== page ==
Wednesday, February 07, 2007

The Happiness Delusion?

[Karl Marx, 19th century German economist]

It’s interesting to note that even the greatest skeptics seem to agree that religion does have the capacity to make people happy. Karl Marx famously commented that “Religion is the opium of the people.” One of my fellow bloggers heads his blog with the title “Ignorance is Bliss”, meaning that ignorance of the alleged scientific proof against religion is blissful. Scientific studies tend to support this conclusion.

In addition to this, anthropologists tell us that religion is universal in human societies. Other than eating and sex, religion seems to be one of the most persistent of human needs. The question is, why? After all, animals, from goldfish to mice, cows, dolphins and gorillas seem to manage very well without it.

Harvard psychology professor Dr. Steven Pinker has taken a stab at answering this from an atheistic point of view, however he admits that the answer is “a genuine scientific puzzle”.

In my humble opinion, there is only one reasonable answer. God created us for the purpose of recognizing Him and therefore He created within us a natural desire for religion. See for example the Ramban’s commentary to Exodus 13:16 toward the end of his comments.


Oberon said...

......this is fabulous......god is something alright.....i have felt the touch.....i continue to search.

Mis-nagid said...

> gorillas seem to manage very well without it.

Wrong. Don't forget that humans and gorillas are very closely related. It shouldn't be a surprise that they share some of our flaws.

Baal Habos said...

There you go, another God of the gaps. So here's my theory. God created a sense of religion to test us and see if we would succumb to the temptation of abdicating responsibility of our life choices to rabbis & priests.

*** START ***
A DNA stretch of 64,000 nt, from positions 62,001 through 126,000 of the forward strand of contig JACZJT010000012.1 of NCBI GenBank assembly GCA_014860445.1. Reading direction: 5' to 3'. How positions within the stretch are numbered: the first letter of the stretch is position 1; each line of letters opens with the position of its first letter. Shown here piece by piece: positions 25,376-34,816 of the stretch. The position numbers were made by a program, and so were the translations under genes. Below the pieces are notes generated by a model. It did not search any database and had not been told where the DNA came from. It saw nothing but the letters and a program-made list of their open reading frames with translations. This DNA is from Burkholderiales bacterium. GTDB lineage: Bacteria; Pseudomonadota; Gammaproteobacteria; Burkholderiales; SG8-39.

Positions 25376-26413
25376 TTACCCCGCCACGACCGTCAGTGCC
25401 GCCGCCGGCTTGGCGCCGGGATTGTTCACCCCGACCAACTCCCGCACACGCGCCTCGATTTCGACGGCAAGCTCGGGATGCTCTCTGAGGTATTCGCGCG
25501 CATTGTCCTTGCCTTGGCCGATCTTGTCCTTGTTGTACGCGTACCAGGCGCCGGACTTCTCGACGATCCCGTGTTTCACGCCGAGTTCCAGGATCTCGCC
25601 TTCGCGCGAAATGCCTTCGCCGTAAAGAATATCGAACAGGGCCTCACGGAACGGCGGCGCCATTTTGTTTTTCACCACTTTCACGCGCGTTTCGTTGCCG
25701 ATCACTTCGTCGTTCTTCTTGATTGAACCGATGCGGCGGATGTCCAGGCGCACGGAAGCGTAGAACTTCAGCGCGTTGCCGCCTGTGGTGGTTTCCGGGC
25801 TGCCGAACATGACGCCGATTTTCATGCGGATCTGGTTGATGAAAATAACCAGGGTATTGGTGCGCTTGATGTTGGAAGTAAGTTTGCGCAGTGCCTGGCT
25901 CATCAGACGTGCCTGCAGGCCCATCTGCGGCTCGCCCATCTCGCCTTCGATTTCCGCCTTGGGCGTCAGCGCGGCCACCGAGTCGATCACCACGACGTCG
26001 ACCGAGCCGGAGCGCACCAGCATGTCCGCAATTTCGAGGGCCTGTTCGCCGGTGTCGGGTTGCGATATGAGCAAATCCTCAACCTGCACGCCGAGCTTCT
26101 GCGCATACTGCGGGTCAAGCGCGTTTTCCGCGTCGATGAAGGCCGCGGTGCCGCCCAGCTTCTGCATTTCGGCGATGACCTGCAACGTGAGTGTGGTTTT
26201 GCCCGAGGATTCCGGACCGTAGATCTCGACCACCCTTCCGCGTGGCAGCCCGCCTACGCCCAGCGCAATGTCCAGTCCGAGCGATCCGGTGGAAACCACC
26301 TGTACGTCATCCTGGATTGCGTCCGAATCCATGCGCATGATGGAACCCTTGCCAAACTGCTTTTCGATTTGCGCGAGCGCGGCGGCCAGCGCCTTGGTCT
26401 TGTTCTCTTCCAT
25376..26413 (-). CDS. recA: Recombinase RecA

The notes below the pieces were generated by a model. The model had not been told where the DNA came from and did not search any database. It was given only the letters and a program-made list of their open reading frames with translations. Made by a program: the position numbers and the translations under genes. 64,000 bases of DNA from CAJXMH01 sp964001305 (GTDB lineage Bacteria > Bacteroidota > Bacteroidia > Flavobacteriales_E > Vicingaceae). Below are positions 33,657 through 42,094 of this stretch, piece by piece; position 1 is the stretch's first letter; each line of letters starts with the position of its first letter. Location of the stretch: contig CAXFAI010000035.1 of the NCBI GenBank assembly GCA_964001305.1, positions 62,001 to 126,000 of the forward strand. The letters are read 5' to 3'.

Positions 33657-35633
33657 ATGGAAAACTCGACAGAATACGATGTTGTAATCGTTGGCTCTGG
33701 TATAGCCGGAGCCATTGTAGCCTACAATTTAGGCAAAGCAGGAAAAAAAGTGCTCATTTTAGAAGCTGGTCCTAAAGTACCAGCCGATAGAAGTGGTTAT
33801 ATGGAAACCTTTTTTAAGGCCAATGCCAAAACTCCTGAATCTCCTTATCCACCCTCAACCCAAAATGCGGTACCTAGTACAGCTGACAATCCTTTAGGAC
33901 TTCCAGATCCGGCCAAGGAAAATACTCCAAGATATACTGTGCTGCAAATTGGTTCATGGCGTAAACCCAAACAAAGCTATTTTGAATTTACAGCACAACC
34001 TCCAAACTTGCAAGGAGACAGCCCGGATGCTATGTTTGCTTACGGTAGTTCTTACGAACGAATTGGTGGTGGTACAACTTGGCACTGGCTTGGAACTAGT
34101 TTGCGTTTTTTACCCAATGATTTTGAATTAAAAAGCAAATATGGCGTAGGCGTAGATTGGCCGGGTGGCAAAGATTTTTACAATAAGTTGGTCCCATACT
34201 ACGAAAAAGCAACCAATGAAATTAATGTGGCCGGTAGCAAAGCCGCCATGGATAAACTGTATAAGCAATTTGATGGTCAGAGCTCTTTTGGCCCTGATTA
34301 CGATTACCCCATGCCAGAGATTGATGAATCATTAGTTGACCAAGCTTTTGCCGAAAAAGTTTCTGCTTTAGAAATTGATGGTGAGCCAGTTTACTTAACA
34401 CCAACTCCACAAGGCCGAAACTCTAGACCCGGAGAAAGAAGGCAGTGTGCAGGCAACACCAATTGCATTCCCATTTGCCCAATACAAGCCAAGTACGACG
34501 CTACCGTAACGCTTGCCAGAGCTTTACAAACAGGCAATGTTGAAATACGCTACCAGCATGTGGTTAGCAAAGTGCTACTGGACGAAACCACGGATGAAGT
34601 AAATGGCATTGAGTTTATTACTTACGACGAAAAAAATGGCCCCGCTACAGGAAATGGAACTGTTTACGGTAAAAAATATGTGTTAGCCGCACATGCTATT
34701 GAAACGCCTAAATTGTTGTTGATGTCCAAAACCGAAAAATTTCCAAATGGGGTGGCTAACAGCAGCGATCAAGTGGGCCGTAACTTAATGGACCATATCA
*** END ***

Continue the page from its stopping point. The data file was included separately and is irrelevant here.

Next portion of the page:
Those who give in, go to hell.

How's that for a theory?

jewish philosopher said...

Mis-nagid, thank you for the link, however I think you must be mis-sing something. The article actually supports my opinion. Anthropologist Barbara J. King states clearly "I'm not suggesting that apes are religious." Also, by the way, I like her closing remarks "If you can avoid being a biblical literalist, and if you can avoid being an arrogant scientist who tells everyone else what to think, you can think on multiple levels at once. There's a lot of beauty in seeing that religion and science are really about the same things. They can be perfectly compatible." That is exactly my own philosophy. Bravo!

Dear Bos, "God of the gaps" what exactly is that supposed to mean? Any proof of God is just another "gap" in your atheistic philosophy, but sooner or later you'll surely have a solution? How about this: Any question you have about Judaism is a "skepticism of the gaps". Just like the rabbis through the centuries have found answers to many questions, they will find someday an answer to your questions as well. How about accepting that idea?

Now about your theory, the need for religion can certainly be perverted and it often is. So is the need for sex (witness rape) and the need for food (witness obesity). However human needs always have a positive side as well. Our job is find that.

Anonymous said...

The need for religion is because people want to know things and far too often people are impatient.

But if you can be comfortable knowing that you know of possibilities rather than having to pretend you are infallible then you don't really need religion.

"God" can exist depending on one's semantic appraisal of religious text.

All energy in existence is clearly connected in some way. If it wasn't then it wouldn't be relevant to us. If you want you could call that system of energy "God" though I doubt the system of energy cares what you call it. Whatever it is it's good to be mindful of it.

jewish philosopher said...

But God has already appeared at Mt Sinai and told us what he wants.